ApiFix spine straightener

ApiFix spine straightener

  •   ApiFix spine straightener
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    ​The ApiFix spine straightener is a small, expandable titanium ratchet inserted through a small incision and secured to the backbone with just two screws. It is set to replace the best currently available procedure to fix extremely curved spines, which requires six hours of surgery, costs upwards of $100,000 and entails a long recovery period.
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    ​By Avigayil Kadesh
    People with an extremely curved spine can get the problem fixed, but it involves six hours of surgery, during which several vertebrae are fused together using an average of 20 bone screws.
     
    The best available procedure to ease severe scoliosis today, it costs upward of $100,000 and entails a long recovery time. Worst of all, it does not always yield perfect results.
     
    The Israeli company ApiFix is poised to change all that with a small, expandable titanium ratchet inserted through a small incision and secured to the backbone with just two screws. This much quicker method minimizes risks, scar size, complications, recovery time and cost. Just as importantly, results can be adjusted over time without the need for further surgery. Using a patented control mechanism, the physician can lock or unlock the rod via a needle procedure to allow for incremental corrections.
     
    “One of the limits of the technology to correct scoliosis today is the need to make a correction in one surgery,” says ApiFix founder Uri Arnin.
     
    He explains that the usual procedure addresses the bony part of the spine but ignores the surrounding soft tissue. These ligaments and muscles pull against the bone, often undoing the work of the surgeon.
     
    “Soft tissues take time to become flexible,” says Arnin. “If you do it over a period of days or weeks, they relax enough to realign themselves in the correct position.”
     
    An engineer-surgeon team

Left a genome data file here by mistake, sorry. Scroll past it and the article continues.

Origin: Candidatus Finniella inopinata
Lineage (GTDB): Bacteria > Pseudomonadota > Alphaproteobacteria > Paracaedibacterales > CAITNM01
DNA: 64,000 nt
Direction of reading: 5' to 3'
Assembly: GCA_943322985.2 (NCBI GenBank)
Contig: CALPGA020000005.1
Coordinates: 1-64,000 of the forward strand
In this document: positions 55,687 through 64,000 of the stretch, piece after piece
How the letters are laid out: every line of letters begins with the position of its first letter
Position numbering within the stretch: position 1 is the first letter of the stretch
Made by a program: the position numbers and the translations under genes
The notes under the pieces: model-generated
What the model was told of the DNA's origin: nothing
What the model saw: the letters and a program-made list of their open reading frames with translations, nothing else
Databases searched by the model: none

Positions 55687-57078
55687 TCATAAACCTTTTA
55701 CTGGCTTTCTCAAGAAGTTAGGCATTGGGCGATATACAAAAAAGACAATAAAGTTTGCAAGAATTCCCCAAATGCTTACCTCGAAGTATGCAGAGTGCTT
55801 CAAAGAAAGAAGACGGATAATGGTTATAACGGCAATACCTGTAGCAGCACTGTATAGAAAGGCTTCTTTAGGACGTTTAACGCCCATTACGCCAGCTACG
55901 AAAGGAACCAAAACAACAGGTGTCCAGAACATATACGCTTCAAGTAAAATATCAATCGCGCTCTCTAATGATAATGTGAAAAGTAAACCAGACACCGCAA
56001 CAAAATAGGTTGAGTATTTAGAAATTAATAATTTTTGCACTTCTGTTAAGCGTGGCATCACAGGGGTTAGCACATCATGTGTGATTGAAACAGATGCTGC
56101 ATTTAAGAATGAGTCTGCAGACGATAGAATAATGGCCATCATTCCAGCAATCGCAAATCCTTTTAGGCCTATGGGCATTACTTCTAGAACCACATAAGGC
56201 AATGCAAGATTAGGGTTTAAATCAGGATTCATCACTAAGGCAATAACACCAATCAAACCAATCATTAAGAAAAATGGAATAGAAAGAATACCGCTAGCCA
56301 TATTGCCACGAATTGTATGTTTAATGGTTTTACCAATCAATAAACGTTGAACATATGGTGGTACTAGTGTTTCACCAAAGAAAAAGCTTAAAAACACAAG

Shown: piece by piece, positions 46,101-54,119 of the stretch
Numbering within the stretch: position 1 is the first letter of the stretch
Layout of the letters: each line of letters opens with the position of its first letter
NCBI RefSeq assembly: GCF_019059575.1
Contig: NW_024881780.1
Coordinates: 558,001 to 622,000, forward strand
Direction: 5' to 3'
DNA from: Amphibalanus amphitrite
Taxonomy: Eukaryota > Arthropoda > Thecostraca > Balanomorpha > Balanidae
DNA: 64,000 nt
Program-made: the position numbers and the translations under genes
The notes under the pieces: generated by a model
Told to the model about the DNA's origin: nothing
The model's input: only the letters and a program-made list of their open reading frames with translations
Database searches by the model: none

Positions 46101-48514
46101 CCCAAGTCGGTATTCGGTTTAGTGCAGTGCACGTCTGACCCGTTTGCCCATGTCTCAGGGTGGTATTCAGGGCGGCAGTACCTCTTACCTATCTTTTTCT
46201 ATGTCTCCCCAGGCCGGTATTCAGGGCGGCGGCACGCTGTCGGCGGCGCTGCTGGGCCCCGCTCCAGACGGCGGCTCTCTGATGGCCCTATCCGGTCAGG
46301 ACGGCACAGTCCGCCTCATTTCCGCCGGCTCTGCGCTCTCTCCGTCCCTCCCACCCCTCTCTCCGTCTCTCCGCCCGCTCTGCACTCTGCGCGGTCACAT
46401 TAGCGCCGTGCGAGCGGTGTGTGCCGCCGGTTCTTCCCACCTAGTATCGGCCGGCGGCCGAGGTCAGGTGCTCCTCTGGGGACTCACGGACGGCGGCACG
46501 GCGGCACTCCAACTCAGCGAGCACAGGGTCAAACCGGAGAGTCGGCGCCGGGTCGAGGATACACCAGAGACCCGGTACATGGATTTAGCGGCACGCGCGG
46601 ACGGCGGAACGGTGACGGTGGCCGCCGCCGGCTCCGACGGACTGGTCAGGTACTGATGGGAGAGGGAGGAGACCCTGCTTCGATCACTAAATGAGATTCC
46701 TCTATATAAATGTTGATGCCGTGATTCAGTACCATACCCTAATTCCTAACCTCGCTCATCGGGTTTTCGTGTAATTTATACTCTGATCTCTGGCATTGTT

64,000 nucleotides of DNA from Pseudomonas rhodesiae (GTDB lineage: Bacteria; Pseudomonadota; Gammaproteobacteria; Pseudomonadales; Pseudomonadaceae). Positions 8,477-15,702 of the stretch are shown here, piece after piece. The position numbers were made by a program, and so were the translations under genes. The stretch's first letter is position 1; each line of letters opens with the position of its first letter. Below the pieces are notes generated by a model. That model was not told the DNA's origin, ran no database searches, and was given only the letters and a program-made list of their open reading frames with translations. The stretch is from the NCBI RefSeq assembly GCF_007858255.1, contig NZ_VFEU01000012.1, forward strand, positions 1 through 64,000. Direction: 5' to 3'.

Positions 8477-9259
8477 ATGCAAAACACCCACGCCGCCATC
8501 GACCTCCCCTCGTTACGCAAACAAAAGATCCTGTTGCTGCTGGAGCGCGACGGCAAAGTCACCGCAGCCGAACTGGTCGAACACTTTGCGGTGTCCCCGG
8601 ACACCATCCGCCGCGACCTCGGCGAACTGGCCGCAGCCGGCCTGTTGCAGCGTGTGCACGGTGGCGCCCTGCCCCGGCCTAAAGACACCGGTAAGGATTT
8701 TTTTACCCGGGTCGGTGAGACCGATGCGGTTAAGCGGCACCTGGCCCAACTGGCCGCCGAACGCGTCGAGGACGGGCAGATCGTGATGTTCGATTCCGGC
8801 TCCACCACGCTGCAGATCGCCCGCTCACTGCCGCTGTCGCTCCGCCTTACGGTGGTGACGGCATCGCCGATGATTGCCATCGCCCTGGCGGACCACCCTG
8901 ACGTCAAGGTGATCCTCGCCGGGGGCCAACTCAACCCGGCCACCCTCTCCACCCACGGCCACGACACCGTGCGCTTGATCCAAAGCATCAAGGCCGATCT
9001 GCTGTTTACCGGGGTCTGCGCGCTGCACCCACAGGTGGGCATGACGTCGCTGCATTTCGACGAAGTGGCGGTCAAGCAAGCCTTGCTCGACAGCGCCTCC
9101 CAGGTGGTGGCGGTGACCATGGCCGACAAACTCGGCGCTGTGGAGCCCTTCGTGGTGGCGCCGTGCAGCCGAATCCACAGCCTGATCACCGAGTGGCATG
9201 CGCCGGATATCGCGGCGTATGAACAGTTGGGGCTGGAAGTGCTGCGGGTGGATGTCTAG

ApiFix was accepted a year ago into the Trendline Group’s government-funded Misgav Venture Accelerator in northern Israel.
     
    The half-million-dollar budget from the incubator has allowed for the development of the device conceived by Arnin, an engineer specializing in spinal medical devices, and Dr. Yizhar Floman, a leading Israeli back surgeon. They had collaborated on other projects over the past decade.
    ApiFix is starting clinical trials in Hungary and Romania, where the approval process is comparatively fast. “In Israel it would take about a year, and in Hungary and Romania the surgeons are very experienced,” says Arnin.
     
    The trials involve adolescent patients, because “younger ligaments are easier to manipulate and the quality of the bone is much better,” Arnin explains.
     
    Each procedure costs $20,000 to $25,000. There’s enough funding right now for four patients.
     
    “Based on the initial outcome, we hope to raise additional money and do trials on 30 patients with two years of follow-up,” says Arnin. “If we can get $100,000 or $200,000, we could complete CE certification within half a year and start selling ApiFix in private centers.”
     
    The approval process in the United States can take years, but interest is likely to be high because about 40,000 Americans undergo surgery for scoliosis correction every year. The potential market for ApiFix is $600 million in the US and $300 million elsewhere.
     
    The area of spinal technology is years behind other medical advances, Arnin adds. “There is almost no sophisticated technology available, and I think ApiFix will contribute a lot to the standard of care in this field.”
     
    Once they are approved for sale, the devices will be manufactured in Israel. “The level of technicians and machinery and knowledge we have here is top notch on a world level. We have no reason to outsource it abroad because we have great capabilities right here,” he explains. 
     
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